Game of Thrones creator George R.R. Martin rallying against OpenAI in new copyright lawsuit

Brad Norton
George R.R. Martin discusses House of the DragonYouTube: Penguin Random House

Game of Thrones creator George R.R. Martin is one of 17 high-profile American authors rallying together against the use of Artificial Intelligence. Together, the group has filed a joint lawsuit against OpenAI for copyright infringement.

AI has been an increasingly contentious topic of late. With the rising prevalence of and easier access to various engines like ChatGPT, thousands have been showcasing the power of these divisive tools in recent months.

In one particular instance, a Game of Thrones fan even fed all of GRRM’s literary work into an algorithm and had it spit out a finished version of A Song of Ice and Fire before the author himself gets around to it.

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Taking umbrage with the way in which these AI algorithms have been used of late, more than a dozen of the world’s most popular authors – including the likes of John Grisham, David Baldacci, and of course, GRRM – have all banded together to file a lawsuit against OpenAI.

Game of ThronesHBO
The Game of Thrones creator isn’t all too thrilled with how AI has been used thus far.

The lawsuit filed on September 19 alleges OpenAI is using the authors’ work to improve the performance of its algorithms, all without explicit permission.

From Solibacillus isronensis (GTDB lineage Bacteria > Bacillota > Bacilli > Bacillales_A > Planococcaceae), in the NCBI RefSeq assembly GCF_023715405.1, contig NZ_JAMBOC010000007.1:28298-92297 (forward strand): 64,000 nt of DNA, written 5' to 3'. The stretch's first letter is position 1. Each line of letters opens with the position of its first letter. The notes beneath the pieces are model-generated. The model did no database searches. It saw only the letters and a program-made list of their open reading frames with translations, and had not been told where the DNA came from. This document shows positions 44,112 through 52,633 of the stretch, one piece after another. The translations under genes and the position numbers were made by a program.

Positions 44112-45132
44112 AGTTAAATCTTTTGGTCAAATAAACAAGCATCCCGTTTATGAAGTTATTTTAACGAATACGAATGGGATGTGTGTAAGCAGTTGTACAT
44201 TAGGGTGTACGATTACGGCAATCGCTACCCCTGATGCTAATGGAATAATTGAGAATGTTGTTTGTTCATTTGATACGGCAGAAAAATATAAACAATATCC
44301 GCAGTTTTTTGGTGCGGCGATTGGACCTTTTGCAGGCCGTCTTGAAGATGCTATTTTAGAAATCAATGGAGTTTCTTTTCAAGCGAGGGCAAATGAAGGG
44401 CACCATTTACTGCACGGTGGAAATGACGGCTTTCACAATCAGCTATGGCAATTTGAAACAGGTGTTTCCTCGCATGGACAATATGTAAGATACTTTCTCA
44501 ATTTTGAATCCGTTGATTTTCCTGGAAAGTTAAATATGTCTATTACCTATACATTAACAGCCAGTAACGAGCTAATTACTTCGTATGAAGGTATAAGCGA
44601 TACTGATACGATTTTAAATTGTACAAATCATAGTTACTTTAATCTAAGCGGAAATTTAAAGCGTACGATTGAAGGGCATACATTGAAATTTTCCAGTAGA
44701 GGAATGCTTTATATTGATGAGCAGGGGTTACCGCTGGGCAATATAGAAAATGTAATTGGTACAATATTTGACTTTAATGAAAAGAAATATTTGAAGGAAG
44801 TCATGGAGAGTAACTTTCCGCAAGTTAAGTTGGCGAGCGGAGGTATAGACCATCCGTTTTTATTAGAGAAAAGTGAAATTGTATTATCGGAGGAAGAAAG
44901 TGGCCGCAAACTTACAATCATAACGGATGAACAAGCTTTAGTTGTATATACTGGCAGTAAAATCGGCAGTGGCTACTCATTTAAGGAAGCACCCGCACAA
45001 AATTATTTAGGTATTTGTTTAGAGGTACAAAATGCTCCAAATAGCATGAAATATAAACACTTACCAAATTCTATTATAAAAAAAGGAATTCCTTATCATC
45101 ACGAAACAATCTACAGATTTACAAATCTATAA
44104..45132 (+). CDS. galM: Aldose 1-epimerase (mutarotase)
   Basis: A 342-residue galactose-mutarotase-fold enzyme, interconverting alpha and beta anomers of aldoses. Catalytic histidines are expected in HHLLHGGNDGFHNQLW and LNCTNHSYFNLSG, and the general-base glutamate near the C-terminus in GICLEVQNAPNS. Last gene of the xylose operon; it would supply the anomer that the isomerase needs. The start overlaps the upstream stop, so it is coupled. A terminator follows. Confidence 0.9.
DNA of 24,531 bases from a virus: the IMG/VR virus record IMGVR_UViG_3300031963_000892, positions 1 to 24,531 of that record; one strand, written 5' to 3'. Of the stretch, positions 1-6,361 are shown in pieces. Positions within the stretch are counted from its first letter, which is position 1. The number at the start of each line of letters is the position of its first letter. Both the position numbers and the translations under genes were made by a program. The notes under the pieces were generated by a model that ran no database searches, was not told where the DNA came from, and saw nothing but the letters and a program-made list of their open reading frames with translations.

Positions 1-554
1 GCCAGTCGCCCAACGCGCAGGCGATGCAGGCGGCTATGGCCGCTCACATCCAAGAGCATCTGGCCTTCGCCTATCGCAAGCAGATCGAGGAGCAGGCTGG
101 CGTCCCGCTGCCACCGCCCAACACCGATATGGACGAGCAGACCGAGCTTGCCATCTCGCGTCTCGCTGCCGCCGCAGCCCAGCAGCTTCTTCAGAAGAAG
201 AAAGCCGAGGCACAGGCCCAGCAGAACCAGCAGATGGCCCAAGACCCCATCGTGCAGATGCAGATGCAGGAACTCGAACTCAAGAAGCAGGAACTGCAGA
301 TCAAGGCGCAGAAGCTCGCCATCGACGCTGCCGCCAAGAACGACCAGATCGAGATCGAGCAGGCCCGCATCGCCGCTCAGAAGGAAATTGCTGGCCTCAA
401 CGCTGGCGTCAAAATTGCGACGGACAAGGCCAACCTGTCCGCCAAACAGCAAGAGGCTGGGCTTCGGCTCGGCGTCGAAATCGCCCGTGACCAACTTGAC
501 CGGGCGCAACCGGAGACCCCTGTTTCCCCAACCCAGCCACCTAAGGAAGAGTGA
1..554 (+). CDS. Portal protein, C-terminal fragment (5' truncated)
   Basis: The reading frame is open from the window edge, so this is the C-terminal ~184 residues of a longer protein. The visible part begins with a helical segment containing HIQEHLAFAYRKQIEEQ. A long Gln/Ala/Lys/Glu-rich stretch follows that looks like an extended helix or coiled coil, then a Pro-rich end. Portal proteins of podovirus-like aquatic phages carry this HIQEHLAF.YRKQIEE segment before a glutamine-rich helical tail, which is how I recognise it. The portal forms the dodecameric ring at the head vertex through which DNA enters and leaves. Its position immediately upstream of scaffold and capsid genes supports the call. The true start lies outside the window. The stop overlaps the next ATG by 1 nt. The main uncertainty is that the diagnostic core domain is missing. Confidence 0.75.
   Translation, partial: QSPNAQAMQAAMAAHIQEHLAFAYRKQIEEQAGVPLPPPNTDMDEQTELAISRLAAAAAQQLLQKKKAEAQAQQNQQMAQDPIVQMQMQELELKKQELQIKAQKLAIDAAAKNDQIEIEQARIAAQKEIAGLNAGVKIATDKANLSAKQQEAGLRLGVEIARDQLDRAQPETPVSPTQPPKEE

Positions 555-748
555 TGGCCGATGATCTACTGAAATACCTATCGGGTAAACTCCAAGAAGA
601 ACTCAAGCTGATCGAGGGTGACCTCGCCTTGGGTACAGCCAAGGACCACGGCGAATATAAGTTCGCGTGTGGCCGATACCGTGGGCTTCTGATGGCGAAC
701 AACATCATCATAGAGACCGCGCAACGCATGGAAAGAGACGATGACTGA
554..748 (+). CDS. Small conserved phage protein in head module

“Defendants copied Plaintffs’ works wholesale,” the lawsuit claims. “Defendants then fed Plaintiffs’ copyrighted works into their “large language models” or “LLMs,” algorithms designed to output human-seeming text responses to users’ prompts and queries.

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These algorithms are at the heart of Defendants’ massive commercial enterprise. And at the heart of these algorithms is systematic theft on a mass scale.”

Together, the group of authors believe AI programs are ‘endangering’ their “ability to make a living”, given anyone can use the algorithms to create new works for free.

OpenAI logo on purple backgroundOpenAI
OpenAI has been the target of multiple lawsuits in 2023.

Addressing the lawsuit head-on, OpenAI responded to a request for comment from IGN, claiming they’re “having productive conversations with many creators around the world, including the Authors Guild,” to discuss their concerns about AI.

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“We’re optimistic we will continue to find mutually beneficial ways to work together to help people utilize new technology in a rich content ecosystem.”

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About The Author

Brad Norton is the Australian Managing Editor at Dexerto. He graduated from Swinburne University with a Bachelor’s degree in journalism and has been working full-time in the field for the past six years at the likes of Gamurs Group and now Dexerto. He loves all things single-player gaming (with Uncharted a personal favorite) but has a history on the competitive side having previously run Oceanic esports org Mindfreak. You can contact Brad at brad.norton@dexerto.com